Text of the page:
Thursday, May 10, 2012

Putin's Challenge ~ To Adapt to Russia's Rising Middle Class ~ Or to Force THEM to adapt to Putin

Putin’s Challenge: Adapt To Russia’s Rising Middle Class
Russia's newly inaugurated President Vladimir Putin, left, and new Prime Minister Dmitry Medvedev watch the Victory Day parade in Red Square in Moscow on May 9, 2012. (STR/AFP/Getty Images)
May 9, 2012
| Security
| Russia and Central Asia
Large demonstrations were held Sunday in Moscow and other Russian cities, protesting the return of Vladimir Putin as president. Putin remains by far Russia’s most important and powerful political figure, but his popularity has dropped sharply and he now confronts formidable domestic opposition in the form of a newly vocal middle class. Which side will win this tug of war? LIGNET takes a closer look.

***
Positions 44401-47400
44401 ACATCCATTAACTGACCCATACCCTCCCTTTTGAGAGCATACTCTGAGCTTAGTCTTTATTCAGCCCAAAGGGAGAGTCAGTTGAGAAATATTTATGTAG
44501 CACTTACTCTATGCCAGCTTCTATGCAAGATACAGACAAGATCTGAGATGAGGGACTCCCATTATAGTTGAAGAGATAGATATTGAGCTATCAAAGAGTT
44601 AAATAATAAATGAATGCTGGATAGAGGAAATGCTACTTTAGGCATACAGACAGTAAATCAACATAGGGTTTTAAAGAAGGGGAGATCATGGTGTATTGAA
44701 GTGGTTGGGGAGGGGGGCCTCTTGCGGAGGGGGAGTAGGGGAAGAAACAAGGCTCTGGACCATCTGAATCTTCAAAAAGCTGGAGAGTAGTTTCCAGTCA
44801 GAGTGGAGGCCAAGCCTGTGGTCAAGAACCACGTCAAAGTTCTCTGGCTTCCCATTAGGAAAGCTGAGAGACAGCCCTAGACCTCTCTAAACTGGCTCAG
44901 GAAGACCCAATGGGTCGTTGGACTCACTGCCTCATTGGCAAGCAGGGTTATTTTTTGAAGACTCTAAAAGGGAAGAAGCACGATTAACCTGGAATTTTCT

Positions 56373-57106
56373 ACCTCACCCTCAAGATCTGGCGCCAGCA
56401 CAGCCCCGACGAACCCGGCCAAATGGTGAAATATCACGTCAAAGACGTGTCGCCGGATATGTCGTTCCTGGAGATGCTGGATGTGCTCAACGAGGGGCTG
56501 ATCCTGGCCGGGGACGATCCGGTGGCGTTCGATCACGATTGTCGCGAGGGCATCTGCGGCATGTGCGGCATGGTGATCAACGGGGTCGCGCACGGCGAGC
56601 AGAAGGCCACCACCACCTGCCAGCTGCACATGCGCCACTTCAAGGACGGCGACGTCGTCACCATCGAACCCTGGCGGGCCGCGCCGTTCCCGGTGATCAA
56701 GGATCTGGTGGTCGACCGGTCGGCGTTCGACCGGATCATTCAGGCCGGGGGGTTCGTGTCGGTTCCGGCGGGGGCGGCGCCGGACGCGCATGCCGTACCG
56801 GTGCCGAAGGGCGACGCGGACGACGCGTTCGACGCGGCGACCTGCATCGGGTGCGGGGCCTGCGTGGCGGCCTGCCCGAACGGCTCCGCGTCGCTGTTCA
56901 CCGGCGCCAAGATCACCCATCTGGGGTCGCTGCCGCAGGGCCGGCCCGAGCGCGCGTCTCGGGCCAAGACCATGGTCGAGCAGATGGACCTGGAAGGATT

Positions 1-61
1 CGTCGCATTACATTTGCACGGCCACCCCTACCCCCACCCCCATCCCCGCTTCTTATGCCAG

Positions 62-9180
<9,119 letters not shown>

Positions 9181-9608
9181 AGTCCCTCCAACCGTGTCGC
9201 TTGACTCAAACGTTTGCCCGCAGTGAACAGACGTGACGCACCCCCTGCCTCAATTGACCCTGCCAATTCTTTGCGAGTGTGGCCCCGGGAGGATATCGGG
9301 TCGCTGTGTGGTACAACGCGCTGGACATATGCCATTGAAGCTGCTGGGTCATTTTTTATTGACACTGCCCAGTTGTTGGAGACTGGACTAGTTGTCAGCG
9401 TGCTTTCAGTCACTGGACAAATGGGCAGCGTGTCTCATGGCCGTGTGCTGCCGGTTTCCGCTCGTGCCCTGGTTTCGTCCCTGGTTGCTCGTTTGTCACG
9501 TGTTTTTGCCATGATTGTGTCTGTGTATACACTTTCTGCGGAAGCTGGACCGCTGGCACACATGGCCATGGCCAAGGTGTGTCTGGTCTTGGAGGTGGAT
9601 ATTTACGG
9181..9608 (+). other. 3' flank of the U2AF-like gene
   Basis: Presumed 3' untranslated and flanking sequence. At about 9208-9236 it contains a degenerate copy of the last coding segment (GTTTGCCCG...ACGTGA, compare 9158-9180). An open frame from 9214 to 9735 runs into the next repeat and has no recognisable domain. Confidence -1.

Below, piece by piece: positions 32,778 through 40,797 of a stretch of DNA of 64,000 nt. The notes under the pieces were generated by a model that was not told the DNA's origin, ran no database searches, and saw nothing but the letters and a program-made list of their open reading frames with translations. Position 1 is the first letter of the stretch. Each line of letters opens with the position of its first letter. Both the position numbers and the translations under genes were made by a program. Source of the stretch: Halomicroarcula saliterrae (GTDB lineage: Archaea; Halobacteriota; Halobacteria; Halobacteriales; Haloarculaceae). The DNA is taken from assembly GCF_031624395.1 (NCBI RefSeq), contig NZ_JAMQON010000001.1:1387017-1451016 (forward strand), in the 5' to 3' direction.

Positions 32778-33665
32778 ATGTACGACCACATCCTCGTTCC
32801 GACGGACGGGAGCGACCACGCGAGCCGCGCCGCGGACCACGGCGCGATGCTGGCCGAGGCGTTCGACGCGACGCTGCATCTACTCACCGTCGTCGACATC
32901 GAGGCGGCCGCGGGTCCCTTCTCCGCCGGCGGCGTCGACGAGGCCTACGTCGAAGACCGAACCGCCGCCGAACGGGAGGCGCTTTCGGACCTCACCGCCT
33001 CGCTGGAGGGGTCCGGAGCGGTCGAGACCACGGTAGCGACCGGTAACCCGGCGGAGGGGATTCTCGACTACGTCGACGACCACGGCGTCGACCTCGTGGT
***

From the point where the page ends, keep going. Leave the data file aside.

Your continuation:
As much as tensions are growing within Russia between the old (Putin) and the new (the middle class), LIGNET sees stability in its future as far as the visible horizon.  A cunning and ruthless leader, Putin can be counted on to do what is necessary to stay in power, both by acting with decisive strength when he needs to and by implementing face-saving reforms to vent popular discontent against him at critical moments.  The middle class is growing in strength, but they are not united and lack leadership—conditions which Putin will do his best to keep in place.

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